House Tour: Laura And Matt LaVoie's 120-Square-Foot Home In The Smoky Mountains Of North Carolina

A benefit of tiny house living, is that they can finally do work what they enjoy.

Three years go, Laura LaVoie and her husband Matt decided that they were tired of their 2,400-square-foot home and began building one a fraction of its size. Sure, they enjoyed having lots of space so they could invite guests over and throw parties. But at some point, the size became too overwhelming. "We started to get really bogged down with a lot of things like house maintenance. Every time it rained, we worried about the basement, we worried about the roof," says Laura LaVoie. "We realized if we scaled down and built something ourselves, we would know exactly what went into it and exactly how to fix it if something went wrong. And, there would be a lot less of it to worry about."

Now, the LaVoie's live in a 120-square-foot home nestled in the Smoky Mountains just north of Asheville, NC. They live completely off the grid, with a solar-powered energy system and completely self-sufficient plumbing system.

They moved into their new tiny home this past May after three long years of building. Their previous home was in Atlanta, and they would make the trip to Asheville on weekends to work on the house. "We would spend weekends up there building and then the next couple of weeks learning how to build the next thing we needed," says LaVoie. They used Tumbleweed Tiny House Company (where they bought their building plans) as a resource, along with research they did in books and online, to build their new home.

Downsizing was easy, LaVoie says, thanks mostly to technology. "I don't know that we would have been so readily able to do it if it weren't for the modern digital age of communication," she says. It was easy to consolidate everything because they could do it electronically, and now they have all of their books, music and movies on their tablets, which takes up virtually no space. "And because we were so fed up with our giant house," she adds, "it was really easy to start downsizing."

One interesting choice the couple made when building their home was to not winterize it. "We can and we may eventually, but right now since our water is off the grid and we don't have a congenital heater (and our cat doesn't like the cold), we decided that it made sense to travel now especially during the holidays to see family," LaVoie says. So for the next few months, the couple is staying in Michigan with Matt's family. This way, they can enjoy a vacation, spend time with family and not have to worry about keeping their tiny home comfortable during the harsh, snowy months in the mountains. And they're loving this flexibility that the tiny house has given them.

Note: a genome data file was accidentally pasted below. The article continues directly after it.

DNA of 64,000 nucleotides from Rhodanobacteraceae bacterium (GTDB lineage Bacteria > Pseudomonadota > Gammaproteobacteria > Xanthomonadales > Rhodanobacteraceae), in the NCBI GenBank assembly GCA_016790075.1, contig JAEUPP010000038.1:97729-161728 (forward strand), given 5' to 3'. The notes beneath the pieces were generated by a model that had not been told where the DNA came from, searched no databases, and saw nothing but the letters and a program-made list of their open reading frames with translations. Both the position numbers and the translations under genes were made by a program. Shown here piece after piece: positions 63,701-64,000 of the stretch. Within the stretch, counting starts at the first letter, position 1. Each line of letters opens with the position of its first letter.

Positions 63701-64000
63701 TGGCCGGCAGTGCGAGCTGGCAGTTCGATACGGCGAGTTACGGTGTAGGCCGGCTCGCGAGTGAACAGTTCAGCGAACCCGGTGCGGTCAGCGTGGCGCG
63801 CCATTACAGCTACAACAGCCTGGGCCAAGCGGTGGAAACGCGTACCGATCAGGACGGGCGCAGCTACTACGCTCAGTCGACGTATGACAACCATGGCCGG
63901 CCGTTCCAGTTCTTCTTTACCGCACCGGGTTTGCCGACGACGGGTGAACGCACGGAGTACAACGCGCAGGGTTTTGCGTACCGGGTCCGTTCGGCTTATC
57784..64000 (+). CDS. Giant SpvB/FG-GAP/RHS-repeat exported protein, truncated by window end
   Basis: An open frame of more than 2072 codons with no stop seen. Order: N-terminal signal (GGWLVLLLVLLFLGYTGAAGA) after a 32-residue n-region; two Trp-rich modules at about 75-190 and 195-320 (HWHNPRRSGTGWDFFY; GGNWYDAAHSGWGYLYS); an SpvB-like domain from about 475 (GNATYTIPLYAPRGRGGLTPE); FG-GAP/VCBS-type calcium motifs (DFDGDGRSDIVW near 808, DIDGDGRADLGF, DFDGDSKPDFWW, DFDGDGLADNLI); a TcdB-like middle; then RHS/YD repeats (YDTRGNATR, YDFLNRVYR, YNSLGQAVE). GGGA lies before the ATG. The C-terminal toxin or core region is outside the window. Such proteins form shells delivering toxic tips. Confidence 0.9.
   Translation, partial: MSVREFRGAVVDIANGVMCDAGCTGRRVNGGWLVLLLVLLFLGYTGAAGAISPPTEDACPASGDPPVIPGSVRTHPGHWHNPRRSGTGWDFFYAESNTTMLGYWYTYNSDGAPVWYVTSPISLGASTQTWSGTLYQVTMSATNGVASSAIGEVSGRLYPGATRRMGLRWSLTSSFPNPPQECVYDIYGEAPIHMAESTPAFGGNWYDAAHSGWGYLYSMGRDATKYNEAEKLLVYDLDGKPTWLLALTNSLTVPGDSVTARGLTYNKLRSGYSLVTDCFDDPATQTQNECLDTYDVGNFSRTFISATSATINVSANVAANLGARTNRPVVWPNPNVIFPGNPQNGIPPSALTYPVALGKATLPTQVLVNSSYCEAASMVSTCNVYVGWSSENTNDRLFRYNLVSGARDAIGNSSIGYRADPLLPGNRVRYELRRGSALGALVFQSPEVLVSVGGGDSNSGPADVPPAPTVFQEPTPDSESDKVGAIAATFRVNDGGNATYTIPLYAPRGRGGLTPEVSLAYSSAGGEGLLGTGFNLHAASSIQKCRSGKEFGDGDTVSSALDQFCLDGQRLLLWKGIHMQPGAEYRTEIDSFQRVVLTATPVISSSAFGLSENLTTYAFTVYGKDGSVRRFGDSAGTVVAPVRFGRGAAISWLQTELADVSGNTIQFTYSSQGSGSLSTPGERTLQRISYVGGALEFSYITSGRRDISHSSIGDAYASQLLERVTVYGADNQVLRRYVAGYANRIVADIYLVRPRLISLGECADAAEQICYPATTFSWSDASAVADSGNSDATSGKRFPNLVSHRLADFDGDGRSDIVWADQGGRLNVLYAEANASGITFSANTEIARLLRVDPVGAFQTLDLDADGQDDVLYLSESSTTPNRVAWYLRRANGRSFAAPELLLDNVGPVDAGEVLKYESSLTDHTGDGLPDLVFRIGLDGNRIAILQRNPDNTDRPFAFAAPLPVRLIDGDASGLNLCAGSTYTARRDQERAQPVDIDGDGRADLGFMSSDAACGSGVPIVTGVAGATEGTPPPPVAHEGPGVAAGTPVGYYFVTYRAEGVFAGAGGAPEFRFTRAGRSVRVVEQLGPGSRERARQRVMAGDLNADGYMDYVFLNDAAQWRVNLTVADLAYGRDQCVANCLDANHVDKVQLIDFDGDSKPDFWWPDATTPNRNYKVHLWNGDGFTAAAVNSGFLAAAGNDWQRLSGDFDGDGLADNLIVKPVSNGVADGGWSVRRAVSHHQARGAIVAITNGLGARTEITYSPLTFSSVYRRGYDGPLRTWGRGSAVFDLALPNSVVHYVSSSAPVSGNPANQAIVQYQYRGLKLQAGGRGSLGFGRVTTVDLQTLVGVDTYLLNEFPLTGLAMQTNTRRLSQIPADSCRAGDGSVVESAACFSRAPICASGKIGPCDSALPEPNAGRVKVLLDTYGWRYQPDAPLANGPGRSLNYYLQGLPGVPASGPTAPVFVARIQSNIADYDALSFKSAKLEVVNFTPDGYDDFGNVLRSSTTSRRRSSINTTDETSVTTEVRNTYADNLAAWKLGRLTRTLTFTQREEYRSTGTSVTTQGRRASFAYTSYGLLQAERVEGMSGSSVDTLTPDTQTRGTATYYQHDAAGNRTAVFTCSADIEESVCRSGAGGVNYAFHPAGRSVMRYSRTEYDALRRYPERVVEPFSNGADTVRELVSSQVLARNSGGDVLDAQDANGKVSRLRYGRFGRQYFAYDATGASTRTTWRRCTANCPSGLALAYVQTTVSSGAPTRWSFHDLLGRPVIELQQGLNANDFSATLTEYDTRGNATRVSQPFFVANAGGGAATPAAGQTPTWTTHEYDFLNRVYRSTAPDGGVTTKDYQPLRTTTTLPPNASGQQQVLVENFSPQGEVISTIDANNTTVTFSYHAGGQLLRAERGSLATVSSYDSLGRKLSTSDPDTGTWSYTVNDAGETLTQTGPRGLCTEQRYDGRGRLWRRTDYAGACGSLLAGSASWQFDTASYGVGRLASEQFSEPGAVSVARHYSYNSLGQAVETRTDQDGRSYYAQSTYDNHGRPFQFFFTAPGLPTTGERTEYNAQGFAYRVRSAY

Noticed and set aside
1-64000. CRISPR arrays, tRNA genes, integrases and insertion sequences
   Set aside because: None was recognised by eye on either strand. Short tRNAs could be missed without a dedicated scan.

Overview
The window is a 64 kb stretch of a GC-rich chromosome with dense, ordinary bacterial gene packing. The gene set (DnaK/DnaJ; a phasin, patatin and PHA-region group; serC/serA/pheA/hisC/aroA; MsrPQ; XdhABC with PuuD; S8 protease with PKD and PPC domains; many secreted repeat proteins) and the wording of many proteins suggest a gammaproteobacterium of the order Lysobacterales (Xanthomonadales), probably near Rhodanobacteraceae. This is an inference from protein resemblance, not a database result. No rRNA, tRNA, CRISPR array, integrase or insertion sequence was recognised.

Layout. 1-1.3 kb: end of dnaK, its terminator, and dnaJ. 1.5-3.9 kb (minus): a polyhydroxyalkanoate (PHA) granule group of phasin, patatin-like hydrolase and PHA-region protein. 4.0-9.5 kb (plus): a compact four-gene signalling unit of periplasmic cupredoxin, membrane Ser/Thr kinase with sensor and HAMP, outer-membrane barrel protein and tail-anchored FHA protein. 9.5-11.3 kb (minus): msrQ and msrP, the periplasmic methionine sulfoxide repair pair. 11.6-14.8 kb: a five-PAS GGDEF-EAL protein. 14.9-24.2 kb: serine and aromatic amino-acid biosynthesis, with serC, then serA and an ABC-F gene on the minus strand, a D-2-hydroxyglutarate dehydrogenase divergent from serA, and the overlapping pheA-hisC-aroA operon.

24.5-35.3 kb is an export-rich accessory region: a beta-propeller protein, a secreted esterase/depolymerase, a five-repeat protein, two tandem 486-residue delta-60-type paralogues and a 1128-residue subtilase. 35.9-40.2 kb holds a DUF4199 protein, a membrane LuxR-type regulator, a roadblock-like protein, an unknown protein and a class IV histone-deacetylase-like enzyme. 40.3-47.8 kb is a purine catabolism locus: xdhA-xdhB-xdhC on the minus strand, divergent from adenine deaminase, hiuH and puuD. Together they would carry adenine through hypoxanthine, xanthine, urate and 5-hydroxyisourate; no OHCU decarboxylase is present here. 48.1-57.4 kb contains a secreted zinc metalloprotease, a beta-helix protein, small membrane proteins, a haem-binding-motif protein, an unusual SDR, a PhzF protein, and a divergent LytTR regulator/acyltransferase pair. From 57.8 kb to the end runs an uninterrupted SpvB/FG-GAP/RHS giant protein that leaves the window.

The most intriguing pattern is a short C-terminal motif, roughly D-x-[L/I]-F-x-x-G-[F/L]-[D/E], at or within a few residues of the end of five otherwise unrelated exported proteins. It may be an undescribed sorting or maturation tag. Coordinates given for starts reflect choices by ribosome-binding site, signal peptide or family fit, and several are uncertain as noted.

Another benefit of tiny house living, LaVoie notes, is that she can finally do work she enjoys. Her husband's job allows him to work from home. But burnt out from her job, she wanted to pursue a writing career, which she knew they wouldn't be able to afford without reducing expenses. And the tiny home has been a perfect solution, she says. Now, they can live on their own terms and do what they enjoy doing without feeling trapped by a mortgage or outrageously high bills. There's no stress or pressure to rake in a higher salary to be able to pay for more things.

And for the first time ever, LaVoie feels very engaged in her own life. Instead of coming home from work, watching TV, going to bed and getting up the next day to do it all over again, she can take the time to enjoy other things, even if it's just work around the house. "I don't mind doing household chores anymore," she notes. LaVoie is just grateful for this new ability to interact with her life, instead of just sailing through monotonous, unfulfilling tasks like she did before life was this simple. "And just the setting--being in the mountains and working and living--is really relaxing. It's exactly where we want to be," LaVoie says.

She knows that tiny living isn't for everyone, but she points out that the concept of a tiny home can still apply to anyone. "If someone doesn't want to downsize and really loves their stuff, then they shouldn't do it. They should find something else that makes them happy and engaged," she says. "Once you eliminate that excess baggage, you're going to find yourself a lot less stressed out day to day."

Check out the slideshow below to take a tour of the LaVoie's home. And head over to Life in 120 Square Feet to follow Laura and Matt as they enjoy their tiny, simple and flexible life.

The LaVoie's Tiny House

The LaVoie's Tiny House

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